This month's GQ has an amusing ANTIDOTE to all those '50/100/1001 Things to do before you Die'-type books that have proliferated as boomers reach the age where they start to realize they've never done much of anything.
The GQ piece is called "50 Things a Man Does Not Have to do Before He Dies," and since I'm a sucker for lists (though yes, I know, you couldn't tell that from this blog as yet ... I have heard your list-hungry complaints and am brewing up several as we speak), I naturally started keeping a tally. Or two tallies, actually:
Things I haven't done:
1. Tamed a wild horse
2. Gone to Graceland
3. Joined a food co-op
4. Come to terms with my anger (I rather like my anger - it and the moon are my two oldest friends)
5. Got a mohawk
6. Attended Burning Man (although I have friends who have! Stand up and take a bow, Locke!)
7. Delivered a baby while trapped on an elevator
8. Been a drug mule (although I have friends who have! Stand up and take a bow, Beepy!)
9. Changed my own oil
10. Been big-wave surfing.
11. Ceramics! (whatever THAT means)
12. Dropped acid (although I know people who have! Stand up and take a bow, Sebastian and every single person Sebastian knows!)
13. Grown a mustache
14. Videotaped myself having sex (in case any of you are wondering, yes, this idea even grosses ME out)
15. Managed a hedge fund
16. Run a marathon
17. Banged a Hilton sister
18. Ridden a motorcycle across a current or former Communist country (although I have tramped around extensively in such places on foot)
19. Learned how to drive stick shift
20. Bombed the Hahnenkamm
21. Stopped working for the man (on the contrary, I've been working for the man since he was a boy; it just doesn't bother me much)
22. Renovated my house
23. Flown an airplane
24. Taken that Italian-cooking class in Tuscany
25. Caught and released a marlin (those of you who know me well enough can insert my standard rant about this catching and releasing - in other words, the POINT is the grievous injuring - business being considered a sport)
26. Run with the bulls
27. Been Lady Godiva (i.e. ridden a horse nekkid)
28. Swum the English Channel
29. Stopped lying (Andy Ward in this entry makes a very good case for the little everyday lying without which, he says, "we'd never leave the house." He writes: "If I give someone a birthday present, for example, and that person doesn't like it, I'd much prefer that he'd smile and keep that shit to himself." And even better: "Taking the white lie off the table doesn't always make you more noble or pure; sometimes it makes you the biggest asshole at the party")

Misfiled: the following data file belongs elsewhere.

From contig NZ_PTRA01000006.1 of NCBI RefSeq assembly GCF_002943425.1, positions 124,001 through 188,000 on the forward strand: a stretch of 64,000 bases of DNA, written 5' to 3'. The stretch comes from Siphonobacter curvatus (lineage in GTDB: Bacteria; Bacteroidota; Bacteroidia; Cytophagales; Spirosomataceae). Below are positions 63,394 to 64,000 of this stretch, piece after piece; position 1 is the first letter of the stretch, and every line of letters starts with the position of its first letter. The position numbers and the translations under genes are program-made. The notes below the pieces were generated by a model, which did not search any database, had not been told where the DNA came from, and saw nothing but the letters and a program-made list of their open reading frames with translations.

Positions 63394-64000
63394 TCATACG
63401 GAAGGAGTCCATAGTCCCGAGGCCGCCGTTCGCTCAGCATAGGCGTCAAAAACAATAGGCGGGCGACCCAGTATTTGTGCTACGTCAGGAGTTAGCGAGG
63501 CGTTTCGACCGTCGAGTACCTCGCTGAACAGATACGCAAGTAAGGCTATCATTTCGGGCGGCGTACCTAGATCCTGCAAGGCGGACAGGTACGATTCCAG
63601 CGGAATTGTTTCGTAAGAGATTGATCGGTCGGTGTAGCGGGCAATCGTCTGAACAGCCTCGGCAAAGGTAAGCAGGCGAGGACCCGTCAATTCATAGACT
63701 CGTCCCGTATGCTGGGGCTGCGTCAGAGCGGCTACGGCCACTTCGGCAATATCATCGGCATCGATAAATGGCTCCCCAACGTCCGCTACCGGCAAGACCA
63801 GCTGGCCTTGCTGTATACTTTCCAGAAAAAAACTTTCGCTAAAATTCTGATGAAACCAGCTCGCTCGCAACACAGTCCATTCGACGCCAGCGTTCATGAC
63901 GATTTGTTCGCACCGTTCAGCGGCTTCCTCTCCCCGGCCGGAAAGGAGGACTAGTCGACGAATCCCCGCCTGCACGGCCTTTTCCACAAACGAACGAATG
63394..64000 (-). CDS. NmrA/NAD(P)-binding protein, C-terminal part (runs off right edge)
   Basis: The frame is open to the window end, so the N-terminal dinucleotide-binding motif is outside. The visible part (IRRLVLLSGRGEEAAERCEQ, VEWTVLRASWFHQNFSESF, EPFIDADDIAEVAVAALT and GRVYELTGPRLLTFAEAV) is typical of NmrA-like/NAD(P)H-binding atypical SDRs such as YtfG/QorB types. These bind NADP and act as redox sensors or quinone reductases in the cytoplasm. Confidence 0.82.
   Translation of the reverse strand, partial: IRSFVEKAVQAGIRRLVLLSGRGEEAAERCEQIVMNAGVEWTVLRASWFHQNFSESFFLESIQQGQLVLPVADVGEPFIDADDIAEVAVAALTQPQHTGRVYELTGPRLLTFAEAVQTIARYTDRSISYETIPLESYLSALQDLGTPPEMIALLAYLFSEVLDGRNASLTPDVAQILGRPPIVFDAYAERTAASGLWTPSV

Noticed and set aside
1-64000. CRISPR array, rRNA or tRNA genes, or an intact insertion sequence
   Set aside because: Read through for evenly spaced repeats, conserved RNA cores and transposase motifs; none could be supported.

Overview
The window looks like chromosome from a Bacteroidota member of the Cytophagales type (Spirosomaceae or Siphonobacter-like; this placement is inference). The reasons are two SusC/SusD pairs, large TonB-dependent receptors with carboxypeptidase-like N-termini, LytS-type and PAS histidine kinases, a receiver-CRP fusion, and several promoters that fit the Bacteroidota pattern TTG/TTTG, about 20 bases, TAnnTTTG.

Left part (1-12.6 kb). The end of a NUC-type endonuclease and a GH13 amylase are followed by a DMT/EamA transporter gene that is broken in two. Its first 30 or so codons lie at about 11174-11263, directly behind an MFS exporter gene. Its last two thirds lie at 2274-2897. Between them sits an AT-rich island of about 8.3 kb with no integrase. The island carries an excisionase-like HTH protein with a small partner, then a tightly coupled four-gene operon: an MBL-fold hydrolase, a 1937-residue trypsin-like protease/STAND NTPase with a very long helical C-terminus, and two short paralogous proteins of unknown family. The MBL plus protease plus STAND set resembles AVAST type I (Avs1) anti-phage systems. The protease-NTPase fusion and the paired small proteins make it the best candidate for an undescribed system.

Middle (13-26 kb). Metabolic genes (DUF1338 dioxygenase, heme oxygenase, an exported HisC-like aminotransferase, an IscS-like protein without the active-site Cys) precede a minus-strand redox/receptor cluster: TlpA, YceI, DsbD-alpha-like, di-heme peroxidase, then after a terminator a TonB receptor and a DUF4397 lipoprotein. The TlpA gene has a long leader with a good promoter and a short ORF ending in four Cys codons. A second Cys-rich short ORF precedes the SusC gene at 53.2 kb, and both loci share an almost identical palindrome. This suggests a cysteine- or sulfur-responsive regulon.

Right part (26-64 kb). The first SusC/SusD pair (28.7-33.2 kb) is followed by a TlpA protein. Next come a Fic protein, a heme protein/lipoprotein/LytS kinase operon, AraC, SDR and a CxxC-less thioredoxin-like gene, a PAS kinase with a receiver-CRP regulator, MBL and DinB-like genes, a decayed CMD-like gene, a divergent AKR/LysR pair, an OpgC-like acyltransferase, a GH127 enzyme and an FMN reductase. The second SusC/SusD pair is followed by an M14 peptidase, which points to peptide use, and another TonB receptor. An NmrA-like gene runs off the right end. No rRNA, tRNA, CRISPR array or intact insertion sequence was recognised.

30. Followed a list in a magazine.
So that's 30 out of 50 that I haven't done, which I guess in the context of this anti-list is a good score, right? If it's a list of 50 things a guy doesn't have to do before he dies and I'd done them all, that would argue for a great deal of either showing off or wasting time, wouldn't it?
Ah, but I hear you all bleating in unison: What are the 20 things I HAVE done? OK, OK - but keep in mind, I'd like to hear that same answer from all of you too.
1. Had sex on a plane (no mean feat, considering that my ears geiser blood above 15,000 feet, but what can I say? I was - and still am - young and randy)
2. Understood the theory of relativity (don't know what this is doing here - like all great theories, special relativity isn't all that tough to understand)
3. Remembered which one is Montana (an opportune time for a shout-out to the gun-toting Warwood clan!)
4. Memorized the U.S. presidents in order
6. Swum with sharks (never willingly, but nevertheless)
7. Sailed around Cape Horn (four times!)
8. Road-tripped the Pacific Coast Highway or other similarly iconic routes
9. Eaten a blowfish (an entirely taste-free dish, so I urge all of you out there who AREN'T immune to cyto-toxins to give it a wide berth)
10. Eaten sheep's testicles, or any other testicles (don't know what this is doing here either - testicles are dee-licious when properly prepared)
11. Joined a revolutionary party (against King George III, dummy)
13. Found the village in Ireland where your great-grandfather was born (although in my case it was grandfather)
14. Mardi Gras - (dragged kicking and screaming against my will, after which I prayed the entire city would be struck by the wrath of God)
16. Climbed Mount Kilimanjaro (four times!)
17. Taken a year off
18. Gazed upon the ruins of Pompeii